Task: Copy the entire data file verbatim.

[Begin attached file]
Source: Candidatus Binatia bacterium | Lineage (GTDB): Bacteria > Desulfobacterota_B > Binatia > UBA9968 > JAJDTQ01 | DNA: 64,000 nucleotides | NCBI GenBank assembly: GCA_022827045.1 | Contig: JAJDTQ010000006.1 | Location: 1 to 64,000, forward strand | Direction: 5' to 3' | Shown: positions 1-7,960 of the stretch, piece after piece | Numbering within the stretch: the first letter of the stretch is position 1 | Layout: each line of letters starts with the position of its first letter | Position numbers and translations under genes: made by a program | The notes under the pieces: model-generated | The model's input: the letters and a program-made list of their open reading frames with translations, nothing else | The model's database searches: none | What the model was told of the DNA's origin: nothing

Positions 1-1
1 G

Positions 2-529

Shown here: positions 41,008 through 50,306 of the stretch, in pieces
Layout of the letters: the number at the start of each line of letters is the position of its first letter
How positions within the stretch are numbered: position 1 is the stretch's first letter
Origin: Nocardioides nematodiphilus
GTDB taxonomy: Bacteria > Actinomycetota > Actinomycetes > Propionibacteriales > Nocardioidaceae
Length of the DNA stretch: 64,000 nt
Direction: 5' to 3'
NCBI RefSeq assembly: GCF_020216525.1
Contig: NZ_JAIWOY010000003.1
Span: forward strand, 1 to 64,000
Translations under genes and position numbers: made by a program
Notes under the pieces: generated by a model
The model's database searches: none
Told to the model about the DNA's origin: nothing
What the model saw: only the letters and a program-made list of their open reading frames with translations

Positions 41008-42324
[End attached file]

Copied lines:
Source: Candidatus Binatia bacterium | Lineage (GTDB): Bacteria > Desulfobacterota_B > Binatia > UBA9968 > JAJDTQ01 | DNA: 64,000 nucleotides | NCBI GenBank assembly: GCA_022827045.1 | Contig: JAJDTQ010000006.1 | Location: 1 to 64,000, forward strand | Direction: 5' to 3' | Shown: positions 1-7,960 of the stretch, piece after piece | Numbering within the stretch: the first letter of the stretch is position 1 | Layout: each line of letters starts with the position of its first letter | Position numbers and translations under genes: made by a program | The notes under the pieces: model-generated | The model's input: the letters and a program-made list of their open reading frames with translations, nothing else | The model's database searches: none | What the model was told of the DNA's origin: nothing

Positions 1-1
1 G

Positions 2-529

Shown here: positions 41,008 through 50,306 of the stretch, in pieces
Layout of the letters: the number at the start of each line of letters is the position of its first letter
How positions within the stretch are numbered: position 1 is the stretch's first letter
Origin: Nocardioides nematodiphilus
GTDB taxonomy: Bacteria > Actinomycetota > Actinomycetes > Propionibacteriales > Nocardioidaceae
Length of the DNA stretch: 64,000 nt
Direction: 5' to 3'
NCBI RefSeq assembly: GCF_020216525.1
Contig: NZ_JAIWOY010000003.1
Span: forward strand, 1 to 64,000
Translations under genes and position numbers: made by a program
Notes under the pieces: generated by a model
The model's database searches: none
Told to the model about the DNA's origin: nothing
What the model saw: only the letters and a program-made list of their open reading frames with translations

Positions 41008-42324